Typical continuous deployment pipelines require significant effort and complex combination of IaC tools to manage and track the changes of targeting environments. GitOps together with Operator is introduced, it can enable the convenience of deploying and shipping the software to a production environment.
What is DevOps?
- DevOps unifies Dev and Ops teams, encouraging collaboration and shared responsibility for a more efficient software development process through streamlined communication across the entire lifecycle.
- DevOps represents a shift in culture that hinges on establishing trust between development and operations teams. The objective is to minimize silos by promoting collaborative work practices that enable the teams to function in unison. By facilitating shared ownership and open communication, DevOps ensures a more cohesive and efficient software development lifecycle.
- Common DevOps practices include automation, iterative software development, rapid software delivery and automated infrastructure deployment.
What is GitOps?
- “GitOps is an operating model pattern for cloud native applications and Kubernetes storing application and declarative infrastructure code in Git as source of truth used for automated continuous delivery.”
- GitOps defines software state declaratively in a repository that maintains a complete history of changes for version control, auditing, and visibility over deployments and environments. Software agents retrieve and monitor the desired state from the repository, ensuring system alignment with intended configuration for streamlined software management and efficient, reliable delivery.
- If it can be described it can be automated with GitOps such as: apps, config, dashboard, monitoring, infrastructure …
How is GitOps approach different from DevOps approach?
DevOps often use a “Push” approach for deployments using CD pipelines while, for GitOps a “Pull” approach is often used.
- With a “Push” approach, you are typically pushing out the code to the environment, so you need to know where the environment is, what you are pushing out there. And you need to know a lot more.
- With a “Pull” approach, Kubernetes uses an Operator running inside the cluster to monitor our Git repository to find what’s needed and what’s described there, and then it will make the deployment happen.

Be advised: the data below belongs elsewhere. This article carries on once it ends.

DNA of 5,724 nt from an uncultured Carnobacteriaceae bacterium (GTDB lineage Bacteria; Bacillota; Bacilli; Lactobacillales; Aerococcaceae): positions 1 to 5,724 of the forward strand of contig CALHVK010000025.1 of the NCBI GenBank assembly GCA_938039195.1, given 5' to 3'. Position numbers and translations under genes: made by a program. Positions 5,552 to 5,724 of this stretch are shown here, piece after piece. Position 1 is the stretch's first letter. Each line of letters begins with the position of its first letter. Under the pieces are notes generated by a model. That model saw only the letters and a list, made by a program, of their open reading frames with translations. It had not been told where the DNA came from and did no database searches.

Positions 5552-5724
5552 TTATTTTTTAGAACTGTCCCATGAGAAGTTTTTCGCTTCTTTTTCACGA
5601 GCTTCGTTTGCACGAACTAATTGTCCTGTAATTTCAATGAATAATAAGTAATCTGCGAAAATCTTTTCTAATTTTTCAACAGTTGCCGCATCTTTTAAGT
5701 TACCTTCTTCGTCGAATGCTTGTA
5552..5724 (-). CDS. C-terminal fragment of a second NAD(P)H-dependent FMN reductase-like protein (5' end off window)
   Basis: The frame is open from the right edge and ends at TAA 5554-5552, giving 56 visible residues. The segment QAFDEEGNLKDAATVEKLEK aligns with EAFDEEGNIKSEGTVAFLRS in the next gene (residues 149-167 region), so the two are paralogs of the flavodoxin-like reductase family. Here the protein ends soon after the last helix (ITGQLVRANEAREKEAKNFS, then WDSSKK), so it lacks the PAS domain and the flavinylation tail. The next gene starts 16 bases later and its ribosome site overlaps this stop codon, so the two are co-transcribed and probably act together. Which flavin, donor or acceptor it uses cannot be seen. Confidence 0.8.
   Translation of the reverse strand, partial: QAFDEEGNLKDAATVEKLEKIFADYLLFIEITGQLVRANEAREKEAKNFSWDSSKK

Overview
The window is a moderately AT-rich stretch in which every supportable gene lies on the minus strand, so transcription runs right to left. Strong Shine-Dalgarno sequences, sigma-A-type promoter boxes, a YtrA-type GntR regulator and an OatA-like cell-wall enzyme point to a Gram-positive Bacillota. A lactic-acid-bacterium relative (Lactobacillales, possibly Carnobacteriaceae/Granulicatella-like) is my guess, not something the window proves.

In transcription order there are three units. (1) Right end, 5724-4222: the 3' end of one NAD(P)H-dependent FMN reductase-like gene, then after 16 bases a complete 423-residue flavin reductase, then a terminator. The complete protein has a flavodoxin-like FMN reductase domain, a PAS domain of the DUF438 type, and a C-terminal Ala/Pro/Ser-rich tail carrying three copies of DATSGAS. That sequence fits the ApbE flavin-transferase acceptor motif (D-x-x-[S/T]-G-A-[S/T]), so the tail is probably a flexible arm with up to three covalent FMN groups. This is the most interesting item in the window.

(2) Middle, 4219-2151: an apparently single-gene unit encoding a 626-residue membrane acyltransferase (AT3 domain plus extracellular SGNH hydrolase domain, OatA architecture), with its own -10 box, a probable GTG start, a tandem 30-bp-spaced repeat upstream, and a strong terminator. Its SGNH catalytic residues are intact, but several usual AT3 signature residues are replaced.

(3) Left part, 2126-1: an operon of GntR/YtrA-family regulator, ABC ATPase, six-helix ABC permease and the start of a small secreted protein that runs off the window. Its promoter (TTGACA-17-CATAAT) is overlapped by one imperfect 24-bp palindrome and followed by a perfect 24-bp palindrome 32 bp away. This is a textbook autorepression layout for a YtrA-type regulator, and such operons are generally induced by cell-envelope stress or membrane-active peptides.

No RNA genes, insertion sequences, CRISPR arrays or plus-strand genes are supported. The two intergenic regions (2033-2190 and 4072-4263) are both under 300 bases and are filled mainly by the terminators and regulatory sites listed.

In DevOps the app and deployment pipelines are often separated with infrastructure as code scripts being used kind of in a one-time approach to deploy the environment in a static manner.
- It’s like you write the code for infrastructure and deploy it but it is often not maintained. You don’t have that continuous sync between your environment and where your code lives to make sure your environment doesn’t drift. And if you do need to make updates, you are making updates to the code and then pushing it out in a manual manner. Even if it is in a continuous deployment manner, the live environment does not always match the code, we can run into issues there
GitOps together with with an Operator that handles Operations tasks such as create, change, delete in Kubernetes cluster based on what’s described in Git.
What are challenges of Kubernetes DevOps pipeline?
A standard Kubernetes DevOps pipeline involves the following steps:
- Step 1: Code commit – a developer makes a code commit to a repository, the committed code may include a Dockerfile that specifies the container image, as well as a manifest file that defines either a deployment object or a Helm chart.
- Step 2: Build – a CI tool processes the Dockerfile to create a new version of the container image.
- Step 3: Testing – Smoke, unit, and integration test.
- Step 4: Generate artifacts – CI tool pushes the container image to an image repository, and it’s handed over to the Ops team.